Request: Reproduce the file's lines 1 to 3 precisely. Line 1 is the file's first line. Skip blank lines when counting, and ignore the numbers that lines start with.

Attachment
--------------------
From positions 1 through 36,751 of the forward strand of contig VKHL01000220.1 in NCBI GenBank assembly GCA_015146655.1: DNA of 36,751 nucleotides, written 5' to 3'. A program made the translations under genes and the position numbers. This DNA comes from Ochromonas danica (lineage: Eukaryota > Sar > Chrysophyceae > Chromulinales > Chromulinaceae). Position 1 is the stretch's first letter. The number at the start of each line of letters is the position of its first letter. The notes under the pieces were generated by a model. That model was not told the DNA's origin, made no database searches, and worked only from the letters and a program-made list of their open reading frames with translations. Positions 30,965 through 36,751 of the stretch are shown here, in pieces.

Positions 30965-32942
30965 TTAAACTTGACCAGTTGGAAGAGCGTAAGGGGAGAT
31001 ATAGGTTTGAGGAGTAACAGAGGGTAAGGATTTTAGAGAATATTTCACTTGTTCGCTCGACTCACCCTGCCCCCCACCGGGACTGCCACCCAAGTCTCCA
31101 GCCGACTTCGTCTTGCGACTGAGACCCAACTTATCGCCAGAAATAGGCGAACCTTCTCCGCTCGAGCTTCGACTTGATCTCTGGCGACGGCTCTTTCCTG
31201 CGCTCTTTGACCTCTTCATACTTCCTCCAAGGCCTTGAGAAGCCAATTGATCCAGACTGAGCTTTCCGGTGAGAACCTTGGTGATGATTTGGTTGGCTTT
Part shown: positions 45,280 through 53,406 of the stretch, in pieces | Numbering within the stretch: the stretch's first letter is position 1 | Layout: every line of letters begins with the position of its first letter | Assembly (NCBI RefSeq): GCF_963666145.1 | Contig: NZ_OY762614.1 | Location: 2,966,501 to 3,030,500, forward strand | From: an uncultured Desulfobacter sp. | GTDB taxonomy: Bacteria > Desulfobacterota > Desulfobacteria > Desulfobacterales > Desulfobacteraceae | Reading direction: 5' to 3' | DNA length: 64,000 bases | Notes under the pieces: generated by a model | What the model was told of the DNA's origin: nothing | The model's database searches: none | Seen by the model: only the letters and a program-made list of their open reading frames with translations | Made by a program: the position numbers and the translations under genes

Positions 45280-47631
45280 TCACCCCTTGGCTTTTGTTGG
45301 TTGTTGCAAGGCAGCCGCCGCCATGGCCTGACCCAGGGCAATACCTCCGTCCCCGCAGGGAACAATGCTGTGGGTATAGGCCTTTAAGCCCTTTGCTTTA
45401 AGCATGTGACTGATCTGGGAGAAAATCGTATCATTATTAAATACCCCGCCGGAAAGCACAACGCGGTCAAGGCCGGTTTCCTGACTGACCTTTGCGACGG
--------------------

From positions 1 through 36,751 of the forward strand of contig VKHL01000220.1 in NCBI GenBank assembly GCA_015146655.1: DNA of 36,751 nucleotides, written 5' to 3'. A program made the translations under genes and the position numbers. This DNA comes from Ochromonas danica (lineage: Eukaryota > Sar > Chrysophyceae > Chromulinales > Chromulinaceae). Position 1 is the stretch's first letter. The number at the start of each line of letters is the position of its first letter. The notes under the pieces were generated by a model. That model was not told the DNA's origin, made no database searches, and worked only from the letters and a program-made list of their open reading frames with translations. Positions 30,965 through 36,751 of the stretch are shown here, in pieces.

Positions 30965-32942
30965 TTAAACTTGACCAGTTGGAAGAGCGTAAGGGGAGAT